In one read­ing of this work, Glad­well has bypassed the con­tro­ver­sy sur­round­ing Wag­n­er by sug­gest­ing we all just go surf­ing.’ How­ev­er, for many Aus­tralians, the beach is not only a recre­ation­al space but a polit­i­cal­ly loaded site. Aus­tralia has con­struct­ed a major nar­ra­tive with­in its nation­al iden­ti­ty: first­ly, through adver­si­ty on the dis­tant beach of Gal­lipoli in the First World War and more recent­ly its self-image as a har­mo­nious mul­ti­cul­tur­al soci­ety was shat­tered dur­ing the Cronul­la beach riots of 2005. The Fly­ing Dutch­man in Blue may appear as a con­tin­u­a­tion of the sub­lime ten­den­cies of the Roman­tic tra­di­tion, how­ev­er Glad­well con­trasts the utopi­an phi­los­o­phy of surf cul­ture with­in the late 1960s and ear­ly 1970s against the prob­lem­at­ic con­struc­tions of a nation­al identity.

The inter­per­son­al dra­ma of The Fly­ing Dutch­man is inter­pret­ed as a looped ani­ma­tion in Gladwell’s The Dutch­man and Sen­ta Togeth­er. The opera’s cen­tral pro­tag­o­nists, lovers The Dutch­man and Sen­ta, are depict­ed as two eter­nal­ly cry­ing human skulls, a graph­ic dis­til­la­tion of their story’s trag­ic end­ing and the opera’s core themes of love and sac­ri­fice. The sim­ple linework ani­ma­tion, whose tat­too-like form refers to the sailors who pop­u­late the opera, is pro­duced in the style of direct draw­ing onto film pio­neered by artists such as Nor­man McLaren and Len Lye. It is ren­dered here on the iPad, a con­tem­po­ra­ne­ous medi­um, as was film for McLaren and Lye.

Glad­well revis­its the com­pos­ite fig­ure of ear­li­er work, Max­imus, in Max­imus Swept out to Sea (Wat­ta­mol­la). The black-clad, hel­met­ed fig­ure is a con­tin­u­a­tion of Gladwell’s series of inves­ti­ga­tions of per­for­mance in a dis­tinct­ly Aus­tralian land­scape, a project that recalls motifs and fig­ures from across gen­er­a­tions of Aus­trali­a’s land­scape tra­di­tion. Max­imus is seen wad­ing through a bill­abong, light­ing a torch from a burn­ing branch. He moves before a water­fall, breath­ing fire, and strug­gles against the waves in the open ocean before dis­ap­pear­ing from view. His progress may be anal­o­gous to the pro­gres­sion of an idea, of an indi­vid­ual or con­scious­ness; the work is rich with the sym­bol­ism and asso­ci­a­tions not only of Max­imus’ pre­vi­ous jour­neys through the land but also with the scene and moral of Wag­n­er’s Dutch­man, Sen­ta and sailors.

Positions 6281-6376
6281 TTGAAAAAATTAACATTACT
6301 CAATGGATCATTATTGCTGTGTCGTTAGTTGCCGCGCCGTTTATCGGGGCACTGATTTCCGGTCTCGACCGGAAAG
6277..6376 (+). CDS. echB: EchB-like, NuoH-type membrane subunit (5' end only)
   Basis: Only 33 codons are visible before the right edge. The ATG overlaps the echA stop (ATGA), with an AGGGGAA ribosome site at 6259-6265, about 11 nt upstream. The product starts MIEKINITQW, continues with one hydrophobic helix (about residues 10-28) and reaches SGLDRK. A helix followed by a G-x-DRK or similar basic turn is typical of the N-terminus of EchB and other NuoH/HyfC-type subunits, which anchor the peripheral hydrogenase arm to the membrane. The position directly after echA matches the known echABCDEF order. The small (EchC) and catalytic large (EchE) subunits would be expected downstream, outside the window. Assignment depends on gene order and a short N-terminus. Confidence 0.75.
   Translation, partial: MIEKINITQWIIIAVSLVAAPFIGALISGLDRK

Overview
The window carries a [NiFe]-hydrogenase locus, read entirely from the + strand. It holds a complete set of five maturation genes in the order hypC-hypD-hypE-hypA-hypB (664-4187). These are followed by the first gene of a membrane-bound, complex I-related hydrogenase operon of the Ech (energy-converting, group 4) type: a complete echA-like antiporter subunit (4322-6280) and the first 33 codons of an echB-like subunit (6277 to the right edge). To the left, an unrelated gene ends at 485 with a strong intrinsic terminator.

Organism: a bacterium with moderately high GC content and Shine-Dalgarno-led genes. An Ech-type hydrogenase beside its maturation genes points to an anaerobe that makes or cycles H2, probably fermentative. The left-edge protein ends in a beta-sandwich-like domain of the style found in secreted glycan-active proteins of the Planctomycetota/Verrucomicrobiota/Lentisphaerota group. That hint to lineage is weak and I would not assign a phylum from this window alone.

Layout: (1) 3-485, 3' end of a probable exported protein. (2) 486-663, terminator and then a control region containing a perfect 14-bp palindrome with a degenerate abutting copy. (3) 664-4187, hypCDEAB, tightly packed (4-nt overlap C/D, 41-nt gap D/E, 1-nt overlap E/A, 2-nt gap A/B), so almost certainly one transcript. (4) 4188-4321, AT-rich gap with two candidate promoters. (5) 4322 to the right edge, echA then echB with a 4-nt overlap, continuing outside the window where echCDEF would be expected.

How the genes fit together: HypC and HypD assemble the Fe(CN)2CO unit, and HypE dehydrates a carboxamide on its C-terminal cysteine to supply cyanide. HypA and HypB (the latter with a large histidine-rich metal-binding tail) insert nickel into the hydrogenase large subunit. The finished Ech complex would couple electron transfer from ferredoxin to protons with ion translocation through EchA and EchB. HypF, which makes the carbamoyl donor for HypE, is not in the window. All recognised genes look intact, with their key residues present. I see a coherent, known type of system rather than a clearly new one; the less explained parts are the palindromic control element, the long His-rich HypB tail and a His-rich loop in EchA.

The ele­ments in which Max­imus’ actions are always locat­ed — fire and water, air and earth — are direct­ly invoked in Aris­totelian Ele­ments Lean-To, Glad­well’s sculp­ture of per­for­ma­tive ready­mades, or the remains of actions. This work is the mate­ri­al­i­sa­tion of the objects fea­tured in The Fly­ing Dutch­man in Blue and Max­imus Swept out to Sea (Wat­ta­mol­la), and refers to Aris­totle’s sys­tem of ele­ments and their prop­er­ties: Water (a surf­board), Air (stilts), Fire (the torch) and Earth (a hel­met filled with clay). These objects stand not mere­ly as props but as exten­sions of the human body: instru­ments, ves­sels and vehi­cles for explor­ing and iden­ti­fy­ing the lim­its of the self and the sur­round­ing environment.


Shaun Glad­well

The Fly­ing Dutch­man in Blue, 2013
six-chan­nel video, looped, 16:9, colour, silent

Shaun Glad­well

Max­imus Swept out to Sea (Wat­ta­mol­la), 2013
HD video, 16:9, colour, silent
12 min­utes 33 seconds

Shaun Glad­well

Aris­totelian Ele­ments Lean-To, 2013
surf­board, stilts, branch, motor­cy­cle hel­met, clay
dimen­sions variable

Shaun Glad­well

Dutch­man and Sen­ta Together, 2013
hand-drawn ani­ma­tion on iPad, framed, looped, black and white, silent
2025 cm
Edi­tion of 6